We don’t believe in…
I was watching an episode of an old science fiction show on Youtube the other day. The story was about a timid young man who came to see a psychologist to handle his timidity. For a variety of reasons, the psychologist put him under hypnosis and asked him to go back in time. As it turns out, the lad returned to 1899. He was about to be hanged for killing a man.
Of course, the psychologist’s comm cycle was rough and invalidative. But when the session was over, a verification call was made to where this incident took place. Sure enough, there had been a man there by that name at that time, who had been hanged for murder.
At the end of the episode of this program, you were left with the puzzle of how this young man “remembered” this incident, when he had never been exposed to any history of the location or time in question. Of course the answers proposed had to do with electromagnetic vibrations or cell memory or whatever. Why? Because, as the narrator put it, “We don’t believe in reincarnation”.
This struck me as remarkably funny.
Of course, the obvious answer couldn’t possibly be true, because “we don’t believe in that”. So what you’re saying is that scientific inquiry, supposedly the most pure, objective and unbiased approach to the natural world, is stifled by mere belief. Instead, we have to postulate some impossibly complex, impossible to verify explanation having to do with brain chemistry and electromagnetic waves. It’d have to be something like that, because “we don’t believe in reincarnation”. (And the unspoken idea that Man is just a bunch of chemicals; souls and spirits are just religious mumbo jumbo.)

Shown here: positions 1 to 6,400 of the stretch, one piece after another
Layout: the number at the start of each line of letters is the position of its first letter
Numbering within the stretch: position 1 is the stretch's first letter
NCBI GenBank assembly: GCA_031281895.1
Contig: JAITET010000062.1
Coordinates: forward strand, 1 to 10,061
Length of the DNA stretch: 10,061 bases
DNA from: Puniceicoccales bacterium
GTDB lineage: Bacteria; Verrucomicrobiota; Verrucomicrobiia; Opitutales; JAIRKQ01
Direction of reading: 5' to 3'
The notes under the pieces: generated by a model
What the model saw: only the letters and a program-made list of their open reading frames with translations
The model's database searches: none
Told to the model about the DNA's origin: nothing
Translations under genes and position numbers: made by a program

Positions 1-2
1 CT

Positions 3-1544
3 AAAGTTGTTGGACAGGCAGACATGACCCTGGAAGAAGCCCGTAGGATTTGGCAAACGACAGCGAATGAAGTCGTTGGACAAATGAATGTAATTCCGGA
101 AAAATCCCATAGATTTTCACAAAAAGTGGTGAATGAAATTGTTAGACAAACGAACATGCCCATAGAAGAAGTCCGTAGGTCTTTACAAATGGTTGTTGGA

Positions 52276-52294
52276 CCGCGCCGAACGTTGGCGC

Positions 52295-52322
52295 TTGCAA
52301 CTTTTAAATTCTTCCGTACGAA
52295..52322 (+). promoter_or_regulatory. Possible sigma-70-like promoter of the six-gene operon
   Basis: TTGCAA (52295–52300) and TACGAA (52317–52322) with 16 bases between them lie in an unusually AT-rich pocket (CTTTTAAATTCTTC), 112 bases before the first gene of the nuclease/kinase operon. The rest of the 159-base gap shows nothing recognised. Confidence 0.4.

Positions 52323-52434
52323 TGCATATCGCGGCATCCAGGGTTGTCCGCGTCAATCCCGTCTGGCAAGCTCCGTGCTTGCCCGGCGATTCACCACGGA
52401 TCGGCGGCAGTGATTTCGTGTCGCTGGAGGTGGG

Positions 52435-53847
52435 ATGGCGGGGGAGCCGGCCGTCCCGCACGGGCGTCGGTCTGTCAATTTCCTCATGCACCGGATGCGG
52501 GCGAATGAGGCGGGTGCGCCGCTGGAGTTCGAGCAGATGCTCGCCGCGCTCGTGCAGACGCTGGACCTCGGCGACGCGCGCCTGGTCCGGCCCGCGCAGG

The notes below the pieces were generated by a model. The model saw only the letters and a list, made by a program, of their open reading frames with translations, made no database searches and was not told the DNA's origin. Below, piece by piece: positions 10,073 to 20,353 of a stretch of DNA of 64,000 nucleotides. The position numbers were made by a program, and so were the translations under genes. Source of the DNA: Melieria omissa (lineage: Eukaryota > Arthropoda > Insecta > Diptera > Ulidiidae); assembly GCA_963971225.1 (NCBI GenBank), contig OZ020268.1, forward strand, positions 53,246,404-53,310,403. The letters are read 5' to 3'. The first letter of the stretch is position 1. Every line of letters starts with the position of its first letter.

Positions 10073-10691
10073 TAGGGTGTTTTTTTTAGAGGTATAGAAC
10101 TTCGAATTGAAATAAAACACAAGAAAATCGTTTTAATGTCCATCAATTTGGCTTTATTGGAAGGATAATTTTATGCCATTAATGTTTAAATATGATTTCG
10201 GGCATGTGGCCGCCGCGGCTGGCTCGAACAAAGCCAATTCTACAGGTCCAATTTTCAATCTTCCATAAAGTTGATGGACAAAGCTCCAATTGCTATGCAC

Pretty silly, isn’t it?
Of course, this explains why Ron succeeded where the thousands before him failed. Ron, too, was doubtful about past lives when he first encountered them in auditing. Of course, the obvious research tack to take would be to test this phenomenon on others. Could they be persuaded to return to incidents in prior “lifetimes” which they couldn’t possibly know anything about consciously? And could the details of the incidents be verified objectively? This is what the psychologist in the original program should have done. But of course, “we don’t believe in reincarnation”. Ron looked past this “belief” stuff and took seriously the central tenets of scientific research, and went ahead and performed such experiments. The result, to the horror of the directors of the original Hubbard Dianetic Research Foundation, was that, somehow we did live multiple lives, and that we could remember them. And moreover, when these past life incidents were contacted, people often experienced intense relief from whatever was currently troubling them. This required a whole re-thinking of the relationship between the mind, the body, the physical universe, and whatever might be thought of as a “soul”. But again, with the proper unbiased facts in view, the answer was basically simple.
For those who don’t know the story of how Ron started this whole voyage of discovery, and who are interested in how science factored into it, I’d strongly suggest Dianetics The Evolution of a Science. It’s an entertaining look at Ron’s thought processes and the early track of discovery where they led him. For those who don’t believe in past lives, you needn’t worry. This book doesn’t get into that part of the research; past lives was later on. The book is short and the narrative is lively and amusing in a lot of places. I’ve re-read this book a number of times, just for fun. Definitely recommended.